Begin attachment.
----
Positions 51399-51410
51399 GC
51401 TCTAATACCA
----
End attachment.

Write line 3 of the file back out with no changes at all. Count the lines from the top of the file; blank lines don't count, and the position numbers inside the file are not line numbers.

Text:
51401 TCTAATACCA